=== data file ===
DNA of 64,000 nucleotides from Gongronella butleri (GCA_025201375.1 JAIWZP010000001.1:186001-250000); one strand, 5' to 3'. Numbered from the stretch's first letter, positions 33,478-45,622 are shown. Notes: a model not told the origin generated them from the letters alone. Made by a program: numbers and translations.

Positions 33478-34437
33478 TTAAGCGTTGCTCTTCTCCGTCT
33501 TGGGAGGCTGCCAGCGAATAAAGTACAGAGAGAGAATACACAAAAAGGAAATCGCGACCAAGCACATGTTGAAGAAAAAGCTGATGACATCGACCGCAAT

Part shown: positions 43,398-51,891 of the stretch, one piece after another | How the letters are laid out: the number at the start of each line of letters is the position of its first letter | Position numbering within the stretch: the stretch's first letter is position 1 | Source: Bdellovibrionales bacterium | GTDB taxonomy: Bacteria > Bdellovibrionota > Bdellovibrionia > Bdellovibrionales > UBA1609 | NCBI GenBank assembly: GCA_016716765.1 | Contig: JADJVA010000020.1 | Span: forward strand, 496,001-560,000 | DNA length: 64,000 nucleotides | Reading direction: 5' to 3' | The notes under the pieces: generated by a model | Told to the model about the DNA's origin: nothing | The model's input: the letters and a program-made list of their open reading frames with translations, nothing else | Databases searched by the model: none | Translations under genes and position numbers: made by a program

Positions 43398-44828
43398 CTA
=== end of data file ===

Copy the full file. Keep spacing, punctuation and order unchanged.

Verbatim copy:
DNA of 64,000 nucleotides from Gongronella butleri (GCA_025201375.1 JAIWZP010000001.1:186001-250000); one strand, 5' to 3'. Numbered from the stretch's first letter, positions 33,478-45,622 are shown. Notes: a model not told the origin generated them from the letters alone. Made by a program: numbers and translations.

Positions 33478-34437
33478 TTAAGCGTTGCTCTTCTCCGTCT
33501 TGGGAGGCTGCCAGCGAATAAAGTACAGAGAGAGAATACACAAAAAGGAAATCGCGACCAAGCACATGTTGAAGAAAAAGCTGATGACATCGACCGCAAT

Part shown: positions 43,398-51,891 of the stretch, one piece after another | How the letters are laid out: the number at the start of each line of letters is the position of its first letter | Position numbering within the stretch: the stretch's first letter is position 1 | Source: Bdellovibrionales bacterium | GTDB taxonomy: Bacteria > Bdellovibrionota > Bdellovibrionia > Bdellovibrionales > UBA1609 | NCBI GenBank assembly: GCA_016716765.1 | Contig: JADJVA010000020.1 | Span: forward strand, 496,001-560,000 | DNA length: 64,000 nucleotides | Reading direction: 5' to 3' | The notes under the pieces: generated by a model | Told to the model about the DNA's origin: nothing | The model's input: the letters and a program-made list of their open reading frames with translations, nothing else | Databases searched by the model: none | Translations under genes and position numbers: made by a program

Positions 43398-44828
43398 CTA